St Andrews Primary School Pioneers Green Classrooms Project

Project Exposes Air Pollution Concerns

By Office of Wera Hobhouse, Oct 11, 2018 1:10

Bath MP Wera Hobhouse visited St Andrews Primary School on Northampton Street, and was thoroughly impressed with the Green Classrooms Project the school has conducted. 

The report analysed the school environment, and delivered workable solutions to increase productivity, as well as the health and wellbeing of both students and staff.

Children spend up to 60% of their waking hours in a school environment. This environment must be as conducive to productive learning and engagement as it can be. A wide range of factors were analysed in the report but one aspect was of major concern: air quality.

Air pollution is a serious issue in the city. This is no secret. Bath being in a valley makes it more difficult for pollution to disperse. St Andrews Primary School in situated on Julian Road, a busy road rife with constant traffic. Levels of CO2 and pollutants were found to be very high in the classrooms here, and the teachers are afraid to even open the windows.

Air purification units have been recommended. Pupils have been asking to have plants on every desk to help to reduce levels of CO2. Discussions have taken place as to how best to reduce air pollution around the school. Some of the suggestions include potentially reducing traffic along Julian Road during classroom hours. This could be achieved by creating a one-way system along Julian Road, diverting cars away and around the adjacent green, or even moving the road a few metres further away from the grounds. Drastic change is needed to improve the environment the pupils study in. But this isn’t an isolated incident.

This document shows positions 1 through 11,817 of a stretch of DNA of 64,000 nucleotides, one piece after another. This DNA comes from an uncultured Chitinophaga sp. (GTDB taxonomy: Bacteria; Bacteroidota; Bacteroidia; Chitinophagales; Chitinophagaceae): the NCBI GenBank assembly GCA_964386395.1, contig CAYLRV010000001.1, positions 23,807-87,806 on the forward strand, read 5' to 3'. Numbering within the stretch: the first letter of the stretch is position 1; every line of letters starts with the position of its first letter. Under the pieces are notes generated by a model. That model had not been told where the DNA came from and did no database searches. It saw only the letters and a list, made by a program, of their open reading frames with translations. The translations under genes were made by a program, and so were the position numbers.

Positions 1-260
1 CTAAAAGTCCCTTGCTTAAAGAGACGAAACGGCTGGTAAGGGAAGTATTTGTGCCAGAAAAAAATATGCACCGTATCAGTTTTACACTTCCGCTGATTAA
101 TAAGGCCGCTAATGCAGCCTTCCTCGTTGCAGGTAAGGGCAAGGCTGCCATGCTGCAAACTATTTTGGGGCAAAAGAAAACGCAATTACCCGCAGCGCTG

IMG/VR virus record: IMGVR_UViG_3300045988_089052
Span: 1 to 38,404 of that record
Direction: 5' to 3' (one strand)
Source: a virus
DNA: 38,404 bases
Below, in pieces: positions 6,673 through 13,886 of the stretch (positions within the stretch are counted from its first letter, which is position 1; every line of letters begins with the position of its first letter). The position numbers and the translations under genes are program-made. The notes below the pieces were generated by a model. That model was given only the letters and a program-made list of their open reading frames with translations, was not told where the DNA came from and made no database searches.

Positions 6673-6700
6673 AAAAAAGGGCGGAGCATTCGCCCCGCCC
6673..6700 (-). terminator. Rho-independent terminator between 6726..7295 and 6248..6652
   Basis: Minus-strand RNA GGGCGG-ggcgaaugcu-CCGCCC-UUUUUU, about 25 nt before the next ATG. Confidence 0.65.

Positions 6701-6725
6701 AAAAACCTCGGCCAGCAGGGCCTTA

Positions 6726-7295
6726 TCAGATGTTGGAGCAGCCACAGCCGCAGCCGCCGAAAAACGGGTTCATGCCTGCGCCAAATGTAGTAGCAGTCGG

Air pollution affects the majority of schools in Bath. Wera said: "Earlier this year, Widcombe Junior School pupils marched on the Guildhall to deliver a letter to the council as part of their 'pollution solution' project. Clearly there is a groundswell of support needed for change. We only need 3% of the population to become active in order to achieve this. That’s around 2,000 people here in Bath. Parents, teachers and governors must join forces to have our opinions heard. The sooner we act, the better.

“I spent had a very productive morning at St Andrews Primary School meeting teachers, parents and governors. I was shocked by the findings of the project, but encouraged by the spirit of all those I met to come up with solutions. It is vital that we come together and stand up for the next generation, and say enough is enough. The council and government must protect our children better. The Clean Air Zone is a start but it must go much further.”

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